Skip to comments.Iranian Alert - January 11, 2005 - Iran may resume uranium enrichment in March
Posted on 01/11/2005 12:17:59 AM PST by DoctorZIn
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Iran may resume uranium enrichment in March10 Jan 2005 13:32:47 GMTSource: Reuters
By Parisa Hafezi
TEHRAN, Jan 10 (Reuters) - Iran may resume uranium enrichment -- which can be used to make atomic bombs -- in March if talks with the European Union fail to yield satisfactory progress, a senior Iranian security official said on Monday.
Even if the talks go well, Hossein Mousavian told Reuters Tehran was only prepared to extend until June the enrichment freeze it began in late November in an effort to disprove U.S. accusations it is seeking nuclear weapons.
"The outcome of the talks will have a great impact on Iran's decision," said Mousavian, a member of Iran's nuclear negotiating team with the EU and head of the foreign policy committee on the Supreme National Security Council.
"If the talks end without any result, March itself could be the date for resuming enrichment.
"If the outcome is really fruitful ... and develops in a direction of comprehensive and strategic cooperation between Iran and Europe, there will be a chance of extending the suspension for three more months."
Tehran has consistently said its freeze on nuclear work was voluntary and would last only a matter of months. But the possibility enrichment could resume as soon as March is likely to concern Washington, which has given only lukewarm support to the EU initiative to engage with the Islamic state.
Iran denies seeking nuclear weapons but agreed to freeze sensitive atomic work, including uranium enrichment, last year to avoid referral to the United Nations Security Council, where it could have faced economic sanctions.
Led by Britain, Germany and France, the EU is trying to persuade Iran to give up work that could be used to make atomic warheads in return for a package of incentives including trade deals and help with a civilian nuclear programme.
WON'T SCRAP FUEL CYCLE
Iran-EU working groups dealing with economic, security and technological issues are due to complete the first phase of the talks by mid-March.
But Mousavian said Iran would never scrap its nuclear fuel cycle work and was only prepared to give "objective guarantees" that it will not divert nuclear fuel into bomb making.
"If the Europeans' problem is the fuel cycle, then negotiations are useless," he said.
"But if they are concerned about us building nuclear bombs, we are fully prepared for a comprehensive arrangement to give all assurances that Iran will not seek nuclear bombs."
Tehran says it needs the nuclear fuel cycle to feed atomic reactors for generating electricity to meet growing demand.
Mohamed ElBaradei, head of the International Atomic Energy Agency which has been investigating Iran's nuclear programme for the past two years, said last week the jury was still out on Tehran's nuclear ambitions.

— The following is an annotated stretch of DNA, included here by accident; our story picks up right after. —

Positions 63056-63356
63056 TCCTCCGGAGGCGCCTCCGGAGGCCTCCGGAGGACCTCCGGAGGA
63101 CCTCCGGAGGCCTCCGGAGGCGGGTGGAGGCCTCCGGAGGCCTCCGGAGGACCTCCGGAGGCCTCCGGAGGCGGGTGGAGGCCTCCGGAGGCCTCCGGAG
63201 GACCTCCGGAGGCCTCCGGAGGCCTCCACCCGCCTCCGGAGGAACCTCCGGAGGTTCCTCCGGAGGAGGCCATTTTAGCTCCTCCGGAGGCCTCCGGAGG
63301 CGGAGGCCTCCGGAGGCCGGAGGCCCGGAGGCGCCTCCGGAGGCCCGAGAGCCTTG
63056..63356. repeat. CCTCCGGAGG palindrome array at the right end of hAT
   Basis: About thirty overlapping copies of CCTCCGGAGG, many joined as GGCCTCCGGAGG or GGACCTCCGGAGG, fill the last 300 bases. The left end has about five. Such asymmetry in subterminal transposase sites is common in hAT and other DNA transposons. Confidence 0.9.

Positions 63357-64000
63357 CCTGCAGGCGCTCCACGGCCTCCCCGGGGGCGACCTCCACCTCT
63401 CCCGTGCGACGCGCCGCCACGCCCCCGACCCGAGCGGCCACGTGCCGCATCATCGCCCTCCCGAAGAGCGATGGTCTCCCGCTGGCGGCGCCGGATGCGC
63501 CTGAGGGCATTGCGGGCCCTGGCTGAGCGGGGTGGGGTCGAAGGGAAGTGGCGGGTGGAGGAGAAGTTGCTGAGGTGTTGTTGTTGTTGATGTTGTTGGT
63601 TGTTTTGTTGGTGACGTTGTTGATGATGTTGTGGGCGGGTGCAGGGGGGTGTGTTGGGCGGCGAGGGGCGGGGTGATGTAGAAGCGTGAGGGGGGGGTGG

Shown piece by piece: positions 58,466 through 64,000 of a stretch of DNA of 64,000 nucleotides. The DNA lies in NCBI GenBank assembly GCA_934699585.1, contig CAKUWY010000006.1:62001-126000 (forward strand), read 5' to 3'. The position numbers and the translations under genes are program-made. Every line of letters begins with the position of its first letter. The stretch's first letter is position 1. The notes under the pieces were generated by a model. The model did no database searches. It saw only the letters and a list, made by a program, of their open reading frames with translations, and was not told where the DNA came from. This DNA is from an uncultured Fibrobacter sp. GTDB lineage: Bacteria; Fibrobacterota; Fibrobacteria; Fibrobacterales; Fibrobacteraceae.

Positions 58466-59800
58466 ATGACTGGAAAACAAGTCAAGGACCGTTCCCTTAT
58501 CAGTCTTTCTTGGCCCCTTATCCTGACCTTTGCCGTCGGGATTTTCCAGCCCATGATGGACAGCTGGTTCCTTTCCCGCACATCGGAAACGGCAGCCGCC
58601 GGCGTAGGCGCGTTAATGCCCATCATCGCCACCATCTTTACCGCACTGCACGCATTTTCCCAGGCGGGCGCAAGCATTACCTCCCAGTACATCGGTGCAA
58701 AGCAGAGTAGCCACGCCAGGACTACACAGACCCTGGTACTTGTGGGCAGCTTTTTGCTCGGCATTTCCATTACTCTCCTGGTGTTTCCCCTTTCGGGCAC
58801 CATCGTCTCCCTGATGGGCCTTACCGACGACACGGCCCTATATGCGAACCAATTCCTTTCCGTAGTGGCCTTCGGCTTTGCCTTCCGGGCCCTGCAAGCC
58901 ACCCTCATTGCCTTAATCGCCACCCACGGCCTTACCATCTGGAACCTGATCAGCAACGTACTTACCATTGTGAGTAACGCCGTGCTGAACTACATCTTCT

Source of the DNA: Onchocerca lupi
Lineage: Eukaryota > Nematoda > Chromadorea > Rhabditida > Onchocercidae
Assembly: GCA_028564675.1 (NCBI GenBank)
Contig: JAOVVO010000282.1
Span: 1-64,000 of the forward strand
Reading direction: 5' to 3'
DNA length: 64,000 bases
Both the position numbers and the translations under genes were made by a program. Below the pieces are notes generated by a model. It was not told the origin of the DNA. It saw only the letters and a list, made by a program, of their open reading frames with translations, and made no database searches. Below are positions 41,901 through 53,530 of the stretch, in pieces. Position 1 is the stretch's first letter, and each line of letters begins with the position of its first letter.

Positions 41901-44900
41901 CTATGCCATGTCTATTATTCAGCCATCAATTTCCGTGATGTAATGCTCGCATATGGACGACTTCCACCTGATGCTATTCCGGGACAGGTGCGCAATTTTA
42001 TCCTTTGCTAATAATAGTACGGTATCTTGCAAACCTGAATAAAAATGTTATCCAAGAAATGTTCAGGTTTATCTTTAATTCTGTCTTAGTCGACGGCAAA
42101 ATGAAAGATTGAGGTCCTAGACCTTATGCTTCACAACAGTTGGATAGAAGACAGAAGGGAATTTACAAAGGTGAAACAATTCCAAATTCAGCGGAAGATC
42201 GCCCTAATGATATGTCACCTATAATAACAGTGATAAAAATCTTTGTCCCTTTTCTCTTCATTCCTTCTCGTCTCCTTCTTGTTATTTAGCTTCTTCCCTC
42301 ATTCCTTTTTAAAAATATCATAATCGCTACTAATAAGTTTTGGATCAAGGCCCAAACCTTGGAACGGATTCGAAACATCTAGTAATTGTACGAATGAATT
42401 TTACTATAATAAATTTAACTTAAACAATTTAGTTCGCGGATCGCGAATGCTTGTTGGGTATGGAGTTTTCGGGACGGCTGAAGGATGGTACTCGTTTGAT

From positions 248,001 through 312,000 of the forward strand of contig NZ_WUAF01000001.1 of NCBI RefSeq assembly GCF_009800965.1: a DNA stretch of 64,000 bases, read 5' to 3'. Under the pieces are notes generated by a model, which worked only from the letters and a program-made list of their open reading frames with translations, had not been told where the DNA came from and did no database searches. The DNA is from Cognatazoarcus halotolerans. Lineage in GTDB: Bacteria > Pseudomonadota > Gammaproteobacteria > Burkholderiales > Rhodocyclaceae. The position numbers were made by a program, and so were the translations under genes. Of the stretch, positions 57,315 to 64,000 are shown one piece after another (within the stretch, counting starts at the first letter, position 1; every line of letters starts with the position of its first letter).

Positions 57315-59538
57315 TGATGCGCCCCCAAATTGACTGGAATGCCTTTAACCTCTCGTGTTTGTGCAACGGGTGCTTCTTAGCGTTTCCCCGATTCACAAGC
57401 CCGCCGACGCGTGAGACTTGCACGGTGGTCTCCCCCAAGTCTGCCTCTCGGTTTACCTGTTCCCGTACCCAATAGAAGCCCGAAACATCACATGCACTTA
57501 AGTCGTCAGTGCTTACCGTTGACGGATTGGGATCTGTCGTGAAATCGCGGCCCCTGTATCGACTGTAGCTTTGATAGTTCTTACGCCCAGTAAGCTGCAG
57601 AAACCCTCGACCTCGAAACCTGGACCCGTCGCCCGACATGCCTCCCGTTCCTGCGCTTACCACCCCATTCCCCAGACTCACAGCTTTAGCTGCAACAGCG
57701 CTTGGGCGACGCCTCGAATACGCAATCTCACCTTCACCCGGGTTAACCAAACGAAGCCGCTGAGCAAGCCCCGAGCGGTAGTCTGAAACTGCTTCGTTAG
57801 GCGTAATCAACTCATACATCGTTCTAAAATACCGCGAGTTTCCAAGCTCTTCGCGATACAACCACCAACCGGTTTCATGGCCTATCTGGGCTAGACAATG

Russia has said it will finish building Iran's first atomic reactor in the southern port of Bushehr next year.
Fuel for the plant is supposed to be supplied by Russia. But Tehran is baulking at the price Moscow wants to charge it for returning the spent fuel to Russia to prevent Iran reprocessing it into weapons-grade material.
"This fuel is becoming very expensive for us and by this the Russians are encouraging us to become more and more independent and produce our own fuel," Mousavian said.
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Despite false claim, Robert G. Joseph's star rises[Excerpt]
Former Bush aide eyed for State job
WASHINGTON -- The man who insisted that President Bush make the claim that Saddam Hussein was seeking uranium for nuclear weapons in Africa is poised to assume a top State Department job that would make him the lead US arms negotiator with Iran and North Korea, according to administration officials.
Robert G. Joseph, a special assistant for national security to President Bush until a few months ago, is on the short list to become undersecretary of state for arms control and international security, the nation's senior diplomat in charge of negotiating arms control treaties, said the officials, who spoke on the condition they not be named.
Secretary of State-designate Condoleezza Rice, who was Joseph's boss at the National Security Council, has been a strong supporter of Joseph, the officials said. Joseph did not respond to messages yesterday.
White House and intelligence officials have identified him as the official who included the uranium claim in the president's 2003 State of the Union address, despite strong CIA objections. Joseph has said he believed the CIA's disagreement was over the sourcing of the assertion, not whether the claim was accurate, the White House said about six months after the speech. But the apparent willingness of the administration to consider promoting someone who was involved in one of its biggest embarrassments drew immediate fire from critics.
"He should have been fired or reprimanded," said Joseph Cirincione, a senior arms-proliferation specialist at the Carnegie Endowment for International Peace in Washington. "We see instead that he could be given the key position in the Department of State for all treaty and nonproliferation matters."